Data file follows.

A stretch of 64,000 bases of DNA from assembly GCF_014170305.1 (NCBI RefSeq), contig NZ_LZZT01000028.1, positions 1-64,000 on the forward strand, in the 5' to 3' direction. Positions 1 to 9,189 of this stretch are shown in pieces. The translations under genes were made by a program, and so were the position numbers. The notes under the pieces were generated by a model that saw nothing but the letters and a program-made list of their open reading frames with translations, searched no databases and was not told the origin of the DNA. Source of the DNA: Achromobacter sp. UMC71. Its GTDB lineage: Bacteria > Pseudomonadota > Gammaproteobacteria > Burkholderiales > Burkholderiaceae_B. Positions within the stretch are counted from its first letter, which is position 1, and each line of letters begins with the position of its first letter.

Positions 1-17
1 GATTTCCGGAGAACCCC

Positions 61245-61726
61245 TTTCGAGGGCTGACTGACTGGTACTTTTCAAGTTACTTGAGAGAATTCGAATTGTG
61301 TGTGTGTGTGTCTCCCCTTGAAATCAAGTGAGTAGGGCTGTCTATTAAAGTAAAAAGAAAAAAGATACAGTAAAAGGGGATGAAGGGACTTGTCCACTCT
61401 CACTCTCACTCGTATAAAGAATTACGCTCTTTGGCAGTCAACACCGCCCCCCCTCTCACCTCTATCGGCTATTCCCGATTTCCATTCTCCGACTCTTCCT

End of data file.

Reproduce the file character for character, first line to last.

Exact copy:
A stretch of 64,000 bases of DNA from assembly GCF_014170305.1 (NCBI RefSeq), contig NZ_LZZT01000028.1, positions 1-64,000 on the forward strand, in the 5' to 3' direction. Positions 1 to 9,189 of this stretch are shown in pieces. The translations under genes were made by a program, and so were the position numbers. The notes under the pieces were generated by a model that saw nothing but the letters and a program-made list of their open reading frames with translations, searched no databases and was not told the origin of the DNA. Source of the DNA: Achromobacter sp. UMC71. Its GTDB lineage: Bacteria > Pseudomonadota > Gammaproteobacteria > Burkholderiales > Burkholderiaceae_B. Positions within the stretch are counted from its first letter, which is position 1, and each line of letters begins with the position of its first letter.

Positions 1-17
1 GATTTCCGGAGAACCCC

Positions 61245-61726
61245 TTTCGAGGGCTGACTGACTGGTACTTTTCAAGTTACTTGAGAGAATTCGAATTGTG
61301 TGTGTGTGTGTCTCCCCTTGAAATCAAGTGAGTAGGGCTGTCTATTAAAGTAAAAAGAAAAAAGATACAGTAAAAGGGGATGAAGGGACTTGTCCACTCT
61401 CACTCTCACTCGTATAAAGAATTACGCTCTTTGGCAGTCAACACCGCCCCCCCTCTCACCTCTATCGGCTATTCCCGATTTCCATTCTCCGACTCTTCCT